A feature common to all the systems of law in the UK is that there is no
complete code. The sources of law include legislation (e.g. some 3,000 Acts of
Parliament) and unwritten or 'common law'. Major distinctions are between the
criminal law (wrongs against the community as a whole) and the civil law
(rights, duties and obligations of individuals between themselves).
The criminal courts in England and Wales include:
1 .Magistrates' Courts . About 98 per cent of all criminal cases are disposed
of by the magistrates (2 to 7) known as Justices of the Peace. These courts try
the less serious offences (they hear and determine charges against people
accused of summary offences, that is not serious enough to go before higher
courts). The second function of the Magistrates' Courts is to conduct a
preliminary hearing. Thirdly, they hear cases involving children (Juvenile
The magistrates act as licencing authorities for public houses, restaurants,
betting shops and other public places. There are about 27,250 lay magistrates,
sitting in nearly 700 different courts.
2. Crown Courts. The Crown Court deals with trials of the more serious cases,
the sentencing of offenders committed for sentence by magistrates' courts, and
appeals from magistrates' courts. It sits in about 90 centres and is presided
over by High Court judges, full-time 'circuit judges' and part-time recorders.
All contested trials take place before a jury. The jury consists of 12 persons
and try indictable, that is more serious criminal offences (10 out of 12 must
agree on their verdict).
NB: The Old Bailey - the central criminal court for Greater London.
The civil courts include:
1 .County Courts (300, presided over by a paid judge).Their jurisdiction
covers adoption cases, bankruptcy, divorce cases, actions concerning land,
trusts and mortgages (involving less than 750). Cases outside this limit are
heard before High Court Judges, sitting either in the Crown Courts or in the
High Court itself.
2. The High Court of Justice is divided into the Chancery Division
(mortgages, bankruptcies, partnership, estates), the Family Division and the
Queen's Bench Division (Common Law actions, commercial disputes). It covers
virtually all civil cases. The Family Division of the High Court now deals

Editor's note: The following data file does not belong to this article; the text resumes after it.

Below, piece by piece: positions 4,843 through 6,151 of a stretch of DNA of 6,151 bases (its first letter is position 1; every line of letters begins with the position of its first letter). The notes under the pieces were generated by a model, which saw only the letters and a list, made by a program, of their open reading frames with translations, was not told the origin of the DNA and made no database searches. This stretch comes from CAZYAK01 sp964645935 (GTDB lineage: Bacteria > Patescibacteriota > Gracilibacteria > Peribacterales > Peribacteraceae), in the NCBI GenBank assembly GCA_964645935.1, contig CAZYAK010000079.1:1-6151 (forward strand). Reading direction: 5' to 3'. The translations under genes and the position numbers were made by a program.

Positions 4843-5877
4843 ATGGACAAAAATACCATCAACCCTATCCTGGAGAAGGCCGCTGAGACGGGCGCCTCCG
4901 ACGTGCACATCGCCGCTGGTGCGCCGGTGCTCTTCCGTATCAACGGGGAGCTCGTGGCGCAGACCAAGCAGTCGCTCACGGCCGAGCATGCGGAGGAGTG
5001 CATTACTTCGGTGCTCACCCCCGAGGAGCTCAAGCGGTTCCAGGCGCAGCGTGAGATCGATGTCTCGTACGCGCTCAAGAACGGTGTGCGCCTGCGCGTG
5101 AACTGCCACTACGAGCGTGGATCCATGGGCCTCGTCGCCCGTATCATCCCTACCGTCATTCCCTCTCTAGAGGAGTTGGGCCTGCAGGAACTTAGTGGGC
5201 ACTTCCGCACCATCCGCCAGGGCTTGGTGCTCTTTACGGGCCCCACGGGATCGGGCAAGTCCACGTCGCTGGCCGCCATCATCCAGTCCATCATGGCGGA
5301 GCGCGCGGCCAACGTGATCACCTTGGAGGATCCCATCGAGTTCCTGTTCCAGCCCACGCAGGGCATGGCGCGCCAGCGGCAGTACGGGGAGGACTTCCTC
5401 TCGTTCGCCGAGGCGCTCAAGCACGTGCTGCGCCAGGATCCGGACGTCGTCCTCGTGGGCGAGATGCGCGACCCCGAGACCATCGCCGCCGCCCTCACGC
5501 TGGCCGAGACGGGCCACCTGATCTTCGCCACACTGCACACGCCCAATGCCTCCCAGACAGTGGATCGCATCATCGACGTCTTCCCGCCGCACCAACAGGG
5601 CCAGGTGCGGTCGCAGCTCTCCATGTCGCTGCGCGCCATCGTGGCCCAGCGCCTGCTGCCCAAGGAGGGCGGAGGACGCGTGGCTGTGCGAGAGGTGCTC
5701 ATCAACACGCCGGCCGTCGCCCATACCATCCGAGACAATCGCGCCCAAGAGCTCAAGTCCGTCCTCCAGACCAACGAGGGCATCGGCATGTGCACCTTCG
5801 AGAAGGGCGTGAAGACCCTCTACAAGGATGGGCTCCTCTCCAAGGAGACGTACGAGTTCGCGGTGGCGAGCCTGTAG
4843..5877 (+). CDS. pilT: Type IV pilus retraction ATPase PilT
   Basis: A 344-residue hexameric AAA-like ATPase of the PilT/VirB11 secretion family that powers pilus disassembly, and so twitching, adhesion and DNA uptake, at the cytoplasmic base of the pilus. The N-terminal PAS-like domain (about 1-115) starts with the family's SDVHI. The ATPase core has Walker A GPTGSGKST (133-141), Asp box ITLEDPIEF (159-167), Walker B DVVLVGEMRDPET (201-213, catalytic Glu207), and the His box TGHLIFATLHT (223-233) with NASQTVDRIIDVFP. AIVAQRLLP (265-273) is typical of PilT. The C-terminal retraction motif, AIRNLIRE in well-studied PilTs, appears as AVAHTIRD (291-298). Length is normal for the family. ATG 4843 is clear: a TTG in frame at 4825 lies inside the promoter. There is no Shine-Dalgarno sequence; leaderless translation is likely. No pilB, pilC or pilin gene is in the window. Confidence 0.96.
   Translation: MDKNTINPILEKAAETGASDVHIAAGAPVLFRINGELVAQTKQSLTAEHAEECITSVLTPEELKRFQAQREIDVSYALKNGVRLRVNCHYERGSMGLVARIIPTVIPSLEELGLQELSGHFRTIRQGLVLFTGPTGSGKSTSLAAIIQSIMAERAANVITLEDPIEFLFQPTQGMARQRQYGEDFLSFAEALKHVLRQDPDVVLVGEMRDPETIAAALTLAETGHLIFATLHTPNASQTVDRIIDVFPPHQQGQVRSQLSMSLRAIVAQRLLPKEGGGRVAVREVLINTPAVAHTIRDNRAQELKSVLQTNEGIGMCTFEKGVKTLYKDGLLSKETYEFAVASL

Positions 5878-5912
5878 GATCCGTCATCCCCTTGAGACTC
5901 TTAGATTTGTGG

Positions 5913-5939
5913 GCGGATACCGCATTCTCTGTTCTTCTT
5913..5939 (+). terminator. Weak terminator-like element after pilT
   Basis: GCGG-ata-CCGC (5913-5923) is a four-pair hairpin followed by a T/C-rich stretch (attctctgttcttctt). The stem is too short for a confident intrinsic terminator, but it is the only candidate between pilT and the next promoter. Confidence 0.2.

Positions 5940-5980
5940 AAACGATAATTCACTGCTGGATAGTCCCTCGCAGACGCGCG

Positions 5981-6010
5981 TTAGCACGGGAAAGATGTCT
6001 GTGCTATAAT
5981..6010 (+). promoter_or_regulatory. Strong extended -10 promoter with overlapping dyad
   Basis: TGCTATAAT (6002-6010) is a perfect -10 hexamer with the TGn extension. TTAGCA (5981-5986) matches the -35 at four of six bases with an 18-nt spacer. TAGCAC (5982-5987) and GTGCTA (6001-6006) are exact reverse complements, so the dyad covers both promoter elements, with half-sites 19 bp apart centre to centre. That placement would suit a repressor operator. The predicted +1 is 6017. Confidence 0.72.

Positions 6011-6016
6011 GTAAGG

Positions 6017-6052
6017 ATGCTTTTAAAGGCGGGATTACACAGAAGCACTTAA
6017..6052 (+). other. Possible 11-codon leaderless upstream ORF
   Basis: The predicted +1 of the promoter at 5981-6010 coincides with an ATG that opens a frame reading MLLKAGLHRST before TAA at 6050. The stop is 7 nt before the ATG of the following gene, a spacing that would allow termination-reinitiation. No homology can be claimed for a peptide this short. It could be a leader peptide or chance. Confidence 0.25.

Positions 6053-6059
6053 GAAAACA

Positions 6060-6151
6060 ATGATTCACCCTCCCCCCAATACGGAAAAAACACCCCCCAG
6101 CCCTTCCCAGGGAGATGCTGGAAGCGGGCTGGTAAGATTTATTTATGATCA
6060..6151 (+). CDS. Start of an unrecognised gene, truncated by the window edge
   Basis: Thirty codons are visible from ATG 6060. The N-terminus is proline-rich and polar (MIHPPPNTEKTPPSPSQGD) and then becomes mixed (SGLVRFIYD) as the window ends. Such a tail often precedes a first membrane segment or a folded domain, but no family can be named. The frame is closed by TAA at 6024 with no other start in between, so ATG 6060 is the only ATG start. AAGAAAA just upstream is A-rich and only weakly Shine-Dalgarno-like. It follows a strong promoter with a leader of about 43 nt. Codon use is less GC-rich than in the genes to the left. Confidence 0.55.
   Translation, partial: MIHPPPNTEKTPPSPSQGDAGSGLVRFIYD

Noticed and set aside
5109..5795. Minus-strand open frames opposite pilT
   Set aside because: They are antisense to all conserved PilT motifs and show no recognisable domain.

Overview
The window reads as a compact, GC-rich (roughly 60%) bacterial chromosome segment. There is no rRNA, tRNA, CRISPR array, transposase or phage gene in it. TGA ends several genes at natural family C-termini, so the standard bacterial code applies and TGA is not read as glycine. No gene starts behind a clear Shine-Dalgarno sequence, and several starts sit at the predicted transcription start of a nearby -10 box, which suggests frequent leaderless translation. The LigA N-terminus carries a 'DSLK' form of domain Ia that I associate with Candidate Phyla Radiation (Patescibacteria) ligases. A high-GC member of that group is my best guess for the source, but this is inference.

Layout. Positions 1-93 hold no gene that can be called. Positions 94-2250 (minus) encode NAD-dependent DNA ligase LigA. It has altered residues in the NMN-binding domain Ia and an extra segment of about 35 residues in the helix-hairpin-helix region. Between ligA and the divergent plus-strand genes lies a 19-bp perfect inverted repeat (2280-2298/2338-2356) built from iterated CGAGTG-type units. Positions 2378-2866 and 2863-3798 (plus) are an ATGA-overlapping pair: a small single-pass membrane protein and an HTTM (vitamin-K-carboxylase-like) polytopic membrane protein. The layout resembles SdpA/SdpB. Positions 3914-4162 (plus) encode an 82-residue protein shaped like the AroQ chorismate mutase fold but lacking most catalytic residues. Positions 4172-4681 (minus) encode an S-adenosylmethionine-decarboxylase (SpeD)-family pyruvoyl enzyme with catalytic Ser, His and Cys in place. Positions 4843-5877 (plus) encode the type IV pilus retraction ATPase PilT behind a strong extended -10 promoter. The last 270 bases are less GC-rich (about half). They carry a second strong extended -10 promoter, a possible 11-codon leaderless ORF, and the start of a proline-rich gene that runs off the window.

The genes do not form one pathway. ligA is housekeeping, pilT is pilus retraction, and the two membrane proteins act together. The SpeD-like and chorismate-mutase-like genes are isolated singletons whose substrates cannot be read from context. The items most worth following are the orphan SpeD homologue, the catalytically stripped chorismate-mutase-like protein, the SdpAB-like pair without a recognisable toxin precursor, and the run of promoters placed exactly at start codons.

with all jurisdiction affecting the family:
divorce, wardship, guardianship and probate (the ratification of wills).
Maritime law is the responsibility of a specially constituted court of the
queen's Bench Division.
The Judicial Personnel
Judges: appointed by the Queen, on the advice of the Lord Chancellor; hold
office for life; are selected among senior barristers, especially Q.C.s (Queen's
Counsels); 200 approximately.
Barristers: lawyers who have passed the examination of the Bar Council
("called to the bar"); there are 2,000 approximately organised as a very
powerful and closed corporation (Inns of Court). These are the Inner Temple, the
Middle Temple, Lincoln's Inn and Gray's Inn. The four societies together form
what is known as
"The Bar". The Bar as a whole is responsible for the education of would-be
barristers. The successful candidate is rewarded by being called to the Bar. The
duty of barristers is to further their clients' cases in courts and speak in law
courts. As 'counsel for the prosecution' a barrister will try to prove the
accused person's guilt. As 'counsel for the defence' he will defend the
Solicitors: members of the Law Society, prepare all the judicial work
(briefs, enquiries, witnesses) : 25,000 approximately. Their main function is to
keep a client out of the courts by advising him, drafting his contracts, wills,
leases and many other documents.
Justices of the Peace (JPs): unpaid and non-professional magistrates for
inferior courts; assisted by professionals (clerks).
Police. There are about 60 police forces in Britain, each employed and paid
by the local authorities. They get half their money from the local rates and
half from the Treasury. The forces are completely independent of one another.
Each force has its C.I.D. - Criminal Investigation Department. The London Police
Force, called the Metropolitan Police, is not controlled by the local authority.
It is responsible to the Home Secretary, and its chief officers are appointed by
the Government. 'Scotland Yard', the C.I.D. of the Metropolitan Police, is so
called because the headquarters of the Metropolitan Police are in New Scotland
Yard, near Whitehall.
NB: If in trouble, or if you've witnessed a crime, go to the nearest
telephone and dial 999. You'll be put through immediately to the Post Office,
who will ask which service you want - Police, Fire Brigade or Ambulance.
Traffic Wardens. Traffic wardens were first introduced in I960. Now there are
about 20,000 traffic wardens in England and Wales. They deal with minor traffic
offences), like parking in the wrong place, or without lights; they report car
owners who do not have a licence; they supervise school children crossing
NB: The death penalty for murder was abolished in 1965.